The Bizarre Jolly Rancher Snack You Never Knew Existed

If you have ever tried to answer the phone while eating hard candy, only to find that the candy has glued your teeth together to the point where you are only able to greet your caller with a strangled "ggllmmpphh!!," then we probably know just what kind of candy you were sucking on. It could only have been a Jolly Rancher, a candy so super-sticky it could probably double as an industrial strength glue if you melted it down.

Today, Jolly Rancher is owned by the Hershey company, and many of us are probably most familiar with the brand's fruit-flavored hard candies that come in green apple, watermelon. cherry, grape, and everyone's favorite, the neon-hued blue raspberry. Jolly Rancher has also branched out into offering products such as gummies, jelly beans, lollipops, Twizzlerscandy canes, and even lemonade, yet most of these items retain those same familiar fruit flavors. In its earlier, pre-Hershey days, though, Jolly Rancher once offered a candy that may have been a bit more extreme in the taste department.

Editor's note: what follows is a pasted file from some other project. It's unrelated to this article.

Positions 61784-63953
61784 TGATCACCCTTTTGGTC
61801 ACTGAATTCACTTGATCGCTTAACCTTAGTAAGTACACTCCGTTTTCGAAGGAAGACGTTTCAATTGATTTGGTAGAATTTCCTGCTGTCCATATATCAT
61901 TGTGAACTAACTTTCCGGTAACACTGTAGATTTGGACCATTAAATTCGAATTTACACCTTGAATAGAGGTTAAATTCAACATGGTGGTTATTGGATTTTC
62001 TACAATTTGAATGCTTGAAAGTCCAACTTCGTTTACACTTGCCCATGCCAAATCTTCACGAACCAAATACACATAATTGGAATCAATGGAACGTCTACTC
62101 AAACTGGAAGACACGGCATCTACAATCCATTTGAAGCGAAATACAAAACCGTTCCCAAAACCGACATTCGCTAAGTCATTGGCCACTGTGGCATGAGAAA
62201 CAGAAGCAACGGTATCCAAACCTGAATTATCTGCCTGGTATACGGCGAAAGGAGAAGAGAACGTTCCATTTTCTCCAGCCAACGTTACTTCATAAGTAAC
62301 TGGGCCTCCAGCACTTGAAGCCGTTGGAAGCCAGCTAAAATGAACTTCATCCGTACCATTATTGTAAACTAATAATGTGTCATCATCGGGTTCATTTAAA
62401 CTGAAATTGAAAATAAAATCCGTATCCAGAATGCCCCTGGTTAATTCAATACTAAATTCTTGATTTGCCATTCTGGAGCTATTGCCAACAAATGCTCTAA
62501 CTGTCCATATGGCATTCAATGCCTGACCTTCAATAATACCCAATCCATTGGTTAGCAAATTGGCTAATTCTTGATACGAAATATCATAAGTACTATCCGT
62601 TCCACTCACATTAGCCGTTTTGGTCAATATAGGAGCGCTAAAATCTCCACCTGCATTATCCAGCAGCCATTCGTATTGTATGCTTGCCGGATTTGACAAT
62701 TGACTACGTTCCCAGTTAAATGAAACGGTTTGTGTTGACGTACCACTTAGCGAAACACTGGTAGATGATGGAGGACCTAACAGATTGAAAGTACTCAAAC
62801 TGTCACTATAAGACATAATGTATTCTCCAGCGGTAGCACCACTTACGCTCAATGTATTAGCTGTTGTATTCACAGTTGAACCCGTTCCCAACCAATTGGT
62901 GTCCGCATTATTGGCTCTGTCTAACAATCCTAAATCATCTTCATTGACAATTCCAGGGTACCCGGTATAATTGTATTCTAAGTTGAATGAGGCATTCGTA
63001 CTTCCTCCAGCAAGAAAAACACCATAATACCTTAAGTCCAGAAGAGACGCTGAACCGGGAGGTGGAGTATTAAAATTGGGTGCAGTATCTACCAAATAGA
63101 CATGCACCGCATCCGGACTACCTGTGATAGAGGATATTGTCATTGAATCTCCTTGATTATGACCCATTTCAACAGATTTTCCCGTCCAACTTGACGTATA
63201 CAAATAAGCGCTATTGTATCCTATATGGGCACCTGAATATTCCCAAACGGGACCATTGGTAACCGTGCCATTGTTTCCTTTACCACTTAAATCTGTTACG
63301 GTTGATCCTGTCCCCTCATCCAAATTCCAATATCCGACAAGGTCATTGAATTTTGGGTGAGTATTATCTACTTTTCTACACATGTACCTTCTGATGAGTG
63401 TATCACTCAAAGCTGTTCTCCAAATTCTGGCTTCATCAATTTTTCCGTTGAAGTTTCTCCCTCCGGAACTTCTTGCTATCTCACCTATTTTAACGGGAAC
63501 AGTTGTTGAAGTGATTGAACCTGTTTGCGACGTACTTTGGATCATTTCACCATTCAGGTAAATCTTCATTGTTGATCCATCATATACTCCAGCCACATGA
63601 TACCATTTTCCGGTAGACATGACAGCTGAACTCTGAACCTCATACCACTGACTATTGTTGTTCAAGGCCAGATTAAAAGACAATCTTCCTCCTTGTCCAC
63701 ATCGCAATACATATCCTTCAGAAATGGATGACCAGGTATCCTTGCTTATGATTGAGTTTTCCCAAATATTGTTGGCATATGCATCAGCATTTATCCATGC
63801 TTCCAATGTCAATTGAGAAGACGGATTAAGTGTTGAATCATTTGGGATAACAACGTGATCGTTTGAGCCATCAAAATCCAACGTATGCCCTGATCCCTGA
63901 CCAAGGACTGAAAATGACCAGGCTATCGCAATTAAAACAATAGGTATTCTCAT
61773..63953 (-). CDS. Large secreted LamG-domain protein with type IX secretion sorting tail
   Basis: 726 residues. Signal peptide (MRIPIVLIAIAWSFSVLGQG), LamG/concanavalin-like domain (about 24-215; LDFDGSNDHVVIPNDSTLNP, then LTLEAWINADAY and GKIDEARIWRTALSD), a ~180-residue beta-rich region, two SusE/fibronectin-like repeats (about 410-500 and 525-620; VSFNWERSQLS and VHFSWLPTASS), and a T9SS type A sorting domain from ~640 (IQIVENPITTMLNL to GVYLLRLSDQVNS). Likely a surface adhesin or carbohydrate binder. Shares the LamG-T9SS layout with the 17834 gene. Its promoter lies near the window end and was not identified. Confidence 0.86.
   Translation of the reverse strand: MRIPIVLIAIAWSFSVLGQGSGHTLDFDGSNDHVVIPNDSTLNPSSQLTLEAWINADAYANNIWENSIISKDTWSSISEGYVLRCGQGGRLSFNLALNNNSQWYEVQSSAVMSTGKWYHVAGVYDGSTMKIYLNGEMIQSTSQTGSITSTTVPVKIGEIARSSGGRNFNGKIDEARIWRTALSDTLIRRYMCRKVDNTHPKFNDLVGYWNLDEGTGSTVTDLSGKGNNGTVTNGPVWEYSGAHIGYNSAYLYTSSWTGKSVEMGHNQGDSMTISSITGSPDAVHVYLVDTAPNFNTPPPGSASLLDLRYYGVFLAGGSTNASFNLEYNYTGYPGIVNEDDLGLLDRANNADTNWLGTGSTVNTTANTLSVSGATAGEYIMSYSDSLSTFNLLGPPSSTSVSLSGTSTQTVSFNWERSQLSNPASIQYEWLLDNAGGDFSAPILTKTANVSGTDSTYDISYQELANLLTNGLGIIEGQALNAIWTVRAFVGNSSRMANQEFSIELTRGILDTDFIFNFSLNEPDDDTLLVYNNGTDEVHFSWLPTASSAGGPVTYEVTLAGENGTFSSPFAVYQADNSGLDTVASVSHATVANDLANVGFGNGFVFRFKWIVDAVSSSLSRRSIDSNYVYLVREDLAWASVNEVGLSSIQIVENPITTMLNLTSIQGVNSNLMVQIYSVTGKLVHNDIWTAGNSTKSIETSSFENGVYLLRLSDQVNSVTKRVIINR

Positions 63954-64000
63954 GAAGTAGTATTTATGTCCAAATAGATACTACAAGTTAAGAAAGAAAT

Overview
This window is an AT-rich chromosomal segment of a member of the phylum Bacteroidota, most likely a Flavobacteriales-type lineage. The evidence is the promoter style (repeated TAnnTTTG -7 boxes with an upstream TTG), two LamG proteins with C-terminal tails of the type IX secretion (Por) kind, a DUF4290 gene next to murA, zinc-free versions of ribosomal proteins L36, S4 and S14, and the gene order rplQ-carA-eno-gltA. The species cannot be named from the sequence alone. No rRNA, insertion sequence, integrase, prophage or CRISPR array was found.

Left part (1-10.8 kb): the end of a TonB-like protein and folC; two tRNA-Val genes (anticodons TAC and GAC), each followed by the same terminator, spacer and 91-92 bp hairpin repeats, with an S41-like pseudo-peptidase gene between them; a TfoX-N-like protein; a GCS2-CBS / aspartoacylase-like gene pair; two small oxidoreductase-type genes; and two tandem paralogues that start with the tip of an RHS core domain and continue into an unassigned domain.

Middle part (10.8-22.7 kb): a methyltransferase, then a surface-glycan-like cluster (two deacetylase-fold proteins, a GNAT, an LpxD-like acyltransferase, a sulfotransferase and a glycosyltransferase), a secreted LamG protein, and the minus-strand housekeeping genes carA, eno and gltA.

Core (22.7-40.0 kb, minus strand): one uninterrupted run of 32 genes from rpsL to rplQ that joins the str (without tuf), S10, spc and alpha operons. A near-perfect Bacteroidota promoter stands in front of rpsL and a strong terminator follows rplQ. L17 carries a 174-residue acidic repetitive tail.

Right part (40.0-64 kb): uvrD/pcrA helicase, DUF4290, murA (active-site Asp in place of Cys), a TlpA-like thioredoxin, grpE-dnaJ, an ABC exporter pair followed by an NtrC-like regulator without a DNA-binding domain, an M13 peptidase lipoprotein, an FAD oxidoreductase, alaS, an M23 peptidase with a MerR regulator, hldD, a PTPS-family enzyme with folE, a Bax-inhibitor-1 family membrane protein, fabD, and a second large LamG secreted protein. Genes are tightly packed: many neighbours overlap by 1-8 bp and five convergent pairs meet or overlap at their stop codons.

Fire Stix may have posed a hidden danger

The Jolly Rancher company started out making ice cream in Golden, Colorado in 1949 (via Golden History), but soon began offering candies, as well. One of their most popular items was a stick of cinnamon-flavored taffy that cost a nickel. Over time, that taffy stick, while retaining its cinnamon-y flavor, apparently morphed into ... well, that same translucent super-sticky stuff that Jolly Ranchers are made from today. The candies were also re-branded in latter years as Fire Stix.

While Jolly Rancher Cinnamon Fire candies are still available today, their "Stix" form appears to have faded into obscurity. Or rather, notoriety, at least according to food blog So Yummy. They seem to be under the impression that the cinnamon flavor, as it existed in the '80s, was so fiery hot that the candy was actually painful to eat. If that was ever the case, Jolly Rancher must have toned down the heat of their Fire candies in more recent years, as the current reviews on their website, as well as on the Amazon product page, indicate that the spice level is far from incendiary.  There was evidently another hazard with Fire Stix, though. Jolly Ranchers in thin slab form will, when licked for a sufficient amount of time, become so thin and sharp that they form razor-like edges. This meant that even if the Fire Stix heat didn't get you, you still ran the risk of slicing open your tongue.